With UTM settings, you can keep track of your advertising or marketing goals. By adding these to the end of URLs, you can see how people are getting to your site and if they're interacting with the marketing effort that goes with it.

10. Fragments

A hash (#) typically denotes fragments, which are parts of URLs that are omittable. They point to a certain place on the page, like an ID or name property, but they can also lead to other resources, like a footer or sidebar.

Describe the different kinds of URLs.

Most of the time, absolute and relative URLs are used.

There is everything in an absolute URL, from the protocol to the way to resources or parameters. A relative URL, on the other hand, only has access to the resources.

Here are some other types of standard resource locators based on their purpose:

Canonical links: If a site has duplicate information, the owner can use it. You can tell search engines which URL to crawl and index by making one of them the "canonical" URL.

Callback URL: When users finish a task on an outside system, they go back to their home location.

URL vanity: They are short web names that are easy to remember. They are also called custom short URLs. A vanity URL is often a short version of a larger URL. Site owners can create a vanity URL by using a website URL shortener tool like Bitly, Short.io, or TinyURL.

How to make sure your URLs work and are easy for people to use?

URLs are important for two reasons: first, they help us find and organize things on the internet; second, they tell us how a website's URLs are structured. A good URL layout is also important for search engine optimization, making it easy for people to find their way around your site.

A well-structured URL makes it easy for people to move around on a website. This page's path is /en/domain/what-is-an-url. This page is in the /en subfolder because it's in English, and it's in the /domain subfolder because it has to do with domains. Our other blog posts about the same name are in the same subfolders. A good way to organize your website is to give each page a URL that makes sense.

URLs are one of the things that search engines use to decide how to rank websites based on how well they work. You'll move up in search engine results pages (SERPs) if your URLs are better, which means they are more useful and to the point. Ensure your URLs are as good as possible to improve your website's SEO!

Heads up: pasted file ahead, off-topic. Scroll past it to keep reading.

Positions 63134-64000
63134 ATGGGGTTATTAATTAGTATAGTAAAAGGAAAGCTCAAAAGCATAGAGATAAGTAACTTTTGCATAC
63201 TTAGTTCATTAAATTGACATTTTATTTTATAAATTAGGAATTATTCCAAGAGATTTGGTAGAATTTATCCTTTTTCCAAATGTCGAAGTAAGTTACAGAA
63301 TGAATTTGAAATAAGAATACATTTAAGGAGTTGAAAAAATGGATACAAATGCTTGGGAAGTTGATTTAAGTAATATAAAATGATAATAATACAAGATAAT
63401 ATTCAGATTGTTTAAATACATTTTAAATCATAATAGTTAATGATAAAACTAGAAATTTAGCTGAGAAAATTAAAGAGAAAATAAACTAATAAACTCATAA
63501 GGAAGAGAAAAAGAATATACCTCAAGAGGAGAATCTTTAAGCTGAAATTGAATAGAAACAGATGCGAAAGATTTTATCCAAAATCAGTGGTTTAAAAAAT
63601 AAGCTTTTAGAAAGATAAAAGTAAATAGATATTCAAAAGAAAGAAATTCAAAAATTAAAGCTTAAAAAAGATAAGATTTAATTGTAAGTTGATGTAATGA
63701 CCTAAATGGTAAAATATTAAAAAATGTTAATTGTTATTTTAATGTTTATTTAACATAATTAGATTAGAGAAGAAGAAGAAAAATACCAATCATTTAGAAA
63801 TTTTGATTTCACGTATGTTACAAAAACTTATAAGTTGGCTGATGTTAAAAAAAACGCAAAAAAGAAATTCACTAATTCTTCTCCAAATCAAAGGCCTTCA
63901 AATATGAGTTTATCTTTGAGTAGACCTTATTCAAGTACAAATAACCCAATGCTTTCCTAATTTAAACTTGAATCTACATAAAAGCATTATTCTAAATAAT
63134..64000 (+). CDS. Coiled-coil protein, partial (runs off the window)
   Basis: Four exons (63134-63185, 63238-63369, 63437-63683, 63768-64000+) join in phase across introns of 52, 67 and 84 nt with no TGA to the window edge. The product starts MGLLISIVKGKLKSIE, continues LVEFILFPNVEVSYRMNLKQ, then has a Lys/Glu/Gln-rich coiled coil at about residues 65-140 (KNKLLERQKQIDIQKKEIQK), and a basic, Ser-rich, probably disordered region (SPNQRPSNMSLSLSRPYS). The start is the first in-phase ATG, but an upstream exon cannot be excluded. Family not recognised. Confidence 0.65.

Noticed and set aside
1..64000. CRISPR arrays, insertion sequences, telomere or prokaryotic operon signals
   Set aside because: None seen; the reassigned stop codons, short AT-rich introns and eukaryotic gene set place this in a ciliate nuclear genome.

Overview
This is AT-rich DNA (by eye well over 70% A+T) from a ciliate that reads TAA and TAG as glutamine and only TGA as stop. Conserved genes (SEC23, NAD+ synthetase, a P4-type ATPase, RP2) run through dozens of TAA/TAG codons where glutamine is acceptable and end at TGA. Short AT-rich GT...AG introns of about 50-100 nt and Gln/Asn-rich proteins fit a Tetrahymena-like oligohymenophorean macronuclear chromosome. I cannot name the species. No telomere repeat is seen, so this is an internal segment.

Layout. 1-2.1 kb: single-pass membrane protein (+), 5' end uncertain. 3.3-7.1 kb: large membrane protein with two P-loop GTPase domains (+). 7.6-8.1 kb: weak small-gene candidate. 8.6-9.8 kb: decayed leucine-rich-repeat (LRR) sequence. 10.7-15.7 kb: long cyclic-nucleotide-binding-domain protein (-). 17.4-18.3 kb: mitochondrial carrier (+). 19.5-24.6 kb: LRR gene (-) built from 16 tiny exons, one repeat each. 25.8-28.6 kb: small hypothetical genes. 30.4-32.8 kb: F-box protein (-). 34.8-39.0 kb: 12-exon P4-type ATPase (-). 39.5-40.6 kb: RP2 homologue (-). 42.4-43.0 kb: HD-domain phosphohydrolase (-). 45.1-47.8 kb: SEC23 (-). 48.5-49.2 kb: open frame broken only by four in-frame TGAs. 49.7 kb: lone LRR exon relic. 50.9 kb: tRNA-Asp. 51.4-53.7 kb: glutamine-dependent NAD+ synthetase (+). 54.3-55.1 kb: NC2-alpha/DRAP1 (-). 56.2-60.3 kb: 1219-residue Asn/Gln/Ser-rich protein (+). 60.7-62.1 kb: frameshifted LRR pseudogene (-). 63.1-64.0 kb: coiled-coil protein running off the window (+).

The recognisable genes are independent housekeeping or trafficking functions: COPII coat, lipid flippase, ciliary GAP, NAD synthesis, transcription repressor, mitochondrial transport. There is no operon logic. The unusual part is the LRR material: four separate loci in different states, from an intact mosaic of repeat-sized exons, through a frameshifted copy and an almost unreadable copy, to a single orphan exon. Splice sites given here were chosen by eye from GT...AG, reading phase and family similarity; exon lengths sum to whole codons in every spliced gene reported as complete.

People often mess up their URLs by making them too long, using words or sentences that are too hard to remember, or adding special characters that can confuse browsers (or, worse, search engines).

Since your domain name is part of your URLs, you should first make sure you have a good one. You can focus on making your website by going through each URL as soon as you have that.

Here are some tips for making URLs that work and are easy for people to use:

• Set up make-sense URLs, and use subfolders to organize your material. There are several ways to do this. For example, you could put all your blog posts at yourwebsite.com/blog and all your goods at yourwebsite.com/product. A URL structure can be used in the same way as a file browser on your computer. The blog folder will hold all the blog posts, and the product folURLill hold all the product pages.

• Make sure to make your URLs shorter. A URL that has few characters is easy to remember and type in.

• When you make your URL, try not to use any special letters. If you need to use special characters in your URL, stick to plain ones that will be clear to people.

• Do not use spaces, but use hyphens (-). In contrast to dashes (_), they are easy for both people and search engines to read.

• Protect your URLs for the future. If you're writing a piece about this year's digital marketing trends, don't put the year in the URL. Soon, your URL will no longer work. Use something like /digital-marketing-trends instead. That way, you can change the piece every year without having to change the URL.

These simple tips will help you make URLs that work, are easy for people to use, and are, most importantly, simple for everyone to remember!


Knowing what a URL is and how it works to use the internet efficiently is important. The URL of a website is its unique address, which makes it easy for people to get to certain pages and tools. People can better understand how websites are arranged and linked by learning about the different parts of a URL, like the protocol, domain name, and path. Also, knowing how to spot secure URLs that use HTTPS security can help keep private data safe online. Overall, understanding URLs gives people the power to browse the web quickly and safely. Take the time to look at different URLs and learn more about technology today!